In this study, we evaluate the quality of the alignments found by the different methods using four different geometric match measures. These match measures, both those previously proposed (SAS, SI and MI) and that suggested here (GSAS), attempt to balance properties of good alignments: cRMS or geometric similarity, Nmat the length of the alignment, the fraction of the shorter structure matched, and number of gaps. Different alignment methods seem to emphasize these same measures, although they may balance the values differently. Clearly, other geometric match measures, which balance these (and possibly additional) values differently, could be used thus changing the definition of a good alignment. For these measures, one could compare the ROC curves of the methods, and even better, compare the overall quality of the alignments directly. For example, one could use SASn=cRMS(100/Nmat)n, a version of SAS that favors longer alignments even at the cost of higher cRMS values. Since different methods have different strengths, shifting the emphasis may alter the evaluation. For most of the different match measures we studied, including SASn, the results were generally similar in that: (a) Best-of-All is better than any of the individual methods; (b) STRUCTAL and SSM produce better alignments. When we use SAS4 (i.e. dramatically emphasizing longer match length), we find that the order is different, and SSAP produces the best alignments.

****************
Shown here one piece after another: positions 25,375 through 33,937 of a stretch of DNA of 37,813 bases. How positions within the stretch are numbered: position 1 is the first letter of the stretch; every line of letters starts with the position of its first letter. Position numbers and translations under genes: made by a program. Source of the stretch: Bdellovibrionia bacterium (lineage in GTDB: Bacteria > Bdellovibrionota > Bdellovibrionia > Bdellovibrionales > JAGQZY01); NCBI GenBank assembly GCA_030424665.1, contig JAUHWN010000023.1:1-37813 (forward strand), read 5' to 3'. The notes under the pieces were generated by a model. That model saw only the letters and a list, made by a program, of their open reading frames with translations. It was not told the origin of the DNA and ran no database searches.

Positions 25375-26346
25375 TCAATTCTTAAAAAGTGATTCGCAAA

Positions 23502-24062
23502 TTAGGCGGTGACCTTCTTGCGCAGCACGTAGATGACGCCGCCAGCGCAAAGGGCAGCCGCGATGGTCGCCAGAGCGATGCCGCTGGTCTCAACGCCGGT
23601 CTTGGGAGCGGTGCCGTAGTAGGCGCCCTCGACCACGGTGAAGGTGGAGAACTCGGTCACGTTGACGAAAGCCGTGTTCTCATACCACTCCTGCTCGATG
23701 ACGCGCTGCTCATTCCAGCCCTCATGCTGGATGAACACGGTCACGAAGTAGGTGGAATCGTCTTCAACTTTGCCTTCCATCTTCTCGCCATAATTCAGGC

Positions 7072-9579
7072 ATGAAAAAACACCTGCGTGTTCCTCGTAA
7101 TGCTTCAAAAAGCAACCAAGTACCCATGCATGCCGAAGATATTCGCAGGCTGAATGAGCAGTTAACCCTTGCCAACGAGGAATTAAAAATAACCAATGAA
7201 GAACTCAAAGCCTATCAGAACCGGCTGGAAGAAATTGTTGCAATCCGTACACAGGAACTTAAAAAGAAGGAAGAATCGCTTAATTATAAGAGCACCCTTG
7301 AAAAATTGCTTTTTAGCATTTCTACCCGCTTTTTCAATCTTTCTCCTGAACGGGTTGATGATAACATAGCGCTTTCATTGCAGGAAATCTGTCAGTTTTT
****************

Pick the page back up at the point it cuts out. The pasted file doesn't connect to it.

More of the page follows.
The main observation of this work is that different alignments of a pair of structures found by different programs can be compared directly and evaluated using geometric match measures. This direct comparison also applies to a set of alignments. Overall quality can be measured via cumulative distributions of the quality of alignments of sets of protein pairs. This also suggests a way to examine cases in which one method succeeds while others fail.